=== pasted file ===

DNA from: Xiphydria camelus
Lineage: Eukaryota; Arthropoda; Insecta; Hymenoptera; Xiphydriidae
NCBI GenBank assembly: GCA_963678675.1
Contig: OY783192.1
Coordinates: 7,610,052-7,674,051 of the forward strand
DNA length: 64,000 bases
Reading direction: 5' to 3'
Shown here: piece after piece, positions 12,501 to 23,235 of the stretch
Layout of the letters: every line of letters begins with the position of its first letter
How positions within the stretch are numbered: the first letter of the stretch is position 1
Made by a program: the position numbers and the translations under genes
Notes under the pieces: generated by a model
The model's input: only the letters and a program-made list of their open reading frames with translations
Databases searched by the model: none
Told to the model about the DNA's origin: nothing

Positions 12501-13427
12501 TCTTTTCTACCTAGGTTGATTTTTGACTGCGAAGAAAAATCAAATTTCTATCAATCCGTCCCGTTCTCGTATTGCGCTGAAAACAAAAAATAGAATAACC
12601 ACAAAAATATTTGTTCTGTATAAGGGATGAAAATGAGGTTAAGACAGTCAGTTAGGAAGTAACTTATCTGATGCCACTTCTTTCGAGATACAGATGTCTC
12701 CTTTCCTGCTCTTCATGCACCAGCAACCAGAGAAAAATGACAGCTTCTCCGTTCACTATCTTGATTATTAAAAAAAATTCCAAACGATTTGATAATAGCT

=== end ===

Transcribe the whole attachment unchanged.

DNA from: Xiphydria camelus
Lineage: Eukaryota; Arthropoda; Insecta; Hymenoptera; Xiphydriidae
NCBI GenBank assembly: GCA_963678675.1
Contig: OY783192.1
Coordinates: 7,610,052-7,674,051 of the forward strand
DNA length: 64,000 bases
Reading direction: 5' to 3'
Shown here: piece after piece, positions 12,501 to 23,235 of the stretch
Layout of the letters: every line of letters begins with the position of its first letter
How positions within the stretch are numbered: the first letter of the stretch is position 1
Made by a program: the position numbers and the translations under genes
Notes under the pieces: generated by a model
The model's input: only the letters and a program-made list of their open reading frames with translations
Databases searched by the model: none
Told to the model about the DNA's origin: nothing

Positions 12501-13427
12501 TCTTTTCTACCTAGGTTGATTTTTGACTGCGAAGAAAAATCAAATTTCTATCAATCCGTCCCGTTCTCGTATTGCGCTGAAAACAAAAAATAGAATAACC
12601 ACAAAAATATTTGTTCTGTATAAGGGATGAAAATGAGGTTAAGACAGTCAGTTAGGAAGTAACTTATCTGATGCCACTTCTTTCGAGATACAGATGTCTC
12701 CTTTCCTGCTCTTCATGCACCAGCAACCAGAGAAAAATGACAGCTTCTCCGTTCACTATCTTGATTATTAAAAAAAATTCCAAACGATTTGATAATAGCT